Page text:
4. During the summer, rail advocacy group ESPA sided with CSX rather than the NY State DOT in a dispute over increased speeds of future Empire Service trains between Albany and Buffalo. The railroad wants passenger trains to top out at 90 mph while the state wants trains to go 110 mph.
The rail advocacy group is likely looking ahead to the 2013 deadline and wants to make sure that Albany is not holding the bill for costly upgrades. Taking baby steps may prove to be the best solution for NYSDOT because as long as feds are giving it money, incrementalism could eventually lead the state to upgrade Empire Service to Regional HSR status and allow for separate passenger tracks in the Upstate. Now, if someone can just convince how wrong CSX's CEO is on the money making potential of passenger rail...
5. A couple of big things happened in the state of Georgia. The first was Atlanta taking a step closer to having a new downtown station, and the second item was Armstrong Atlantic State University doing a feasibility study on reviving a Savannah-Macon-Atlanta train that would be a modern day Nancy Hanks train. The problems?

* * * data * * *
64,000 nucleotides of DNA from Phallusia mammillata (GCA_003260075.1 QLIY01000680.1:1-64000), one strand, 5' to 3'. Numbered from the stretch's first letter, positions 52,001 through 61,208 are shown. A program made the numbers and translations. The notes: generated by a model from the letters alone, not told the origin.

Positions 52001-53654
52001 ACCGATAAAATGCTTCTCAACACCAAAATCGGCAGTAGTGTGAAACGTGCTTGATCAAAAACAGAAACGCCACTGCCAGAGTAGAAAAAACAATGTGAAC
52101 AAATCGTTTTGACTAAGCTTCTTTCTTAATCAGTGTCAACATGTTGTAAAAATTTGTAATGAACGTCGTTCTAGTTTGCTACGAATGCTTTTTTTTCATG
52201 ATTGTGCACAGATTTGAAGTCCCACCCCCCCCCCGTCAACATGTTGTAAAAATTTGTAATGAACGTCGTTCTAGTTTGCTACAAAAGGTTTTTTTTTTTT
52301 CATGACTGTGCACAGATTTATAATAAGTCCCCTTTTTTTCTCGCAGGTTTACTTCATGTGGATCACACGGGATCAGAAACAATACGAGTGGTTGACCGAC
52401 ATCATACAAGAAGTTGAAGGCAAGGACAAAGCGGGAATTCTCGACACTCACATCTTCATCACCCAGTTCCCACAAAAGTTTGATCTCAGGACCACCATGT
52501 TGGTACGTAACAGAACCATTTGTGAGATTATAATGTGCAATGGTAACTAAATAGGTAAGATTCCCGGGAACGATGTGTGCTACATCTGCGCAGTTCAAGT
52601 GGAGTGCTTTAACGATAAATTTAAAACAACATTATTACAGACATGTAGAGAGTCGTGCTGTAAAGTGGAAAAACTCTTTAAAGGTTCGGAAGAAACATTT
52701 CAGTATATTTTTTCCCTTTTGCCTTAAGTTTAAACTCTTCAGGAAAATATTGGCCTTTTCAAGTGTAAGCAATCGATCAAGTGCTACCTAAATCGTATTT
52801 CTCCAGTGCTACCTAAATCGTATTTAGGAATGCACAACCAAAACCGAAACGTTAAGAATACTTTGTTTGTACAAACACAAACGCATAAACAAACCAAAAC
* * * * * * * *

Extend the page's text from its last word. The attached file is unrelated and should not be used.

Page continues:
If a privately operated Nancy Hanks III train takes off, it may be the only route to use the downtown facility until the Peach State gets serious about passenger rail. I say that because as long as Amtrak continues to operate the Crescent, it may punt on leaving Peachtree Station just like it apparently did with leaving Midway Station for Union Depot in St. Paul for years due to an issue over who would pay for maintenance. The difference is that two issues may come into play: 1) the national carrier once objected to backing into the MMPT even though it has done so in Tampa for the last 15 years for its Silver Service trains (a recent NARP newsletter said that Amtrak is resistant to relocating "because it would be impractical for the Crescent to serve such a station"); 2) track owner Norfolk Southern has rejected improvements to the Crescent in the city according to Rail PAC.
Another problem can also be found on the southeastern end of the planned Nancy Hanks III route in that AASU wants to revive train service to the old Central of Georgia depot, which is about three to four miles from the Amtrak (ex-ACL) station. The problem is that the CofG station currently lacks tracks so it may be a bit of a challenge to rebuild the tracks. Then again, it may be worth a shot to revive the tracks especially if the current Amtrak station is deemed to be too small to handle two operators and the city balks to build a new Union Station.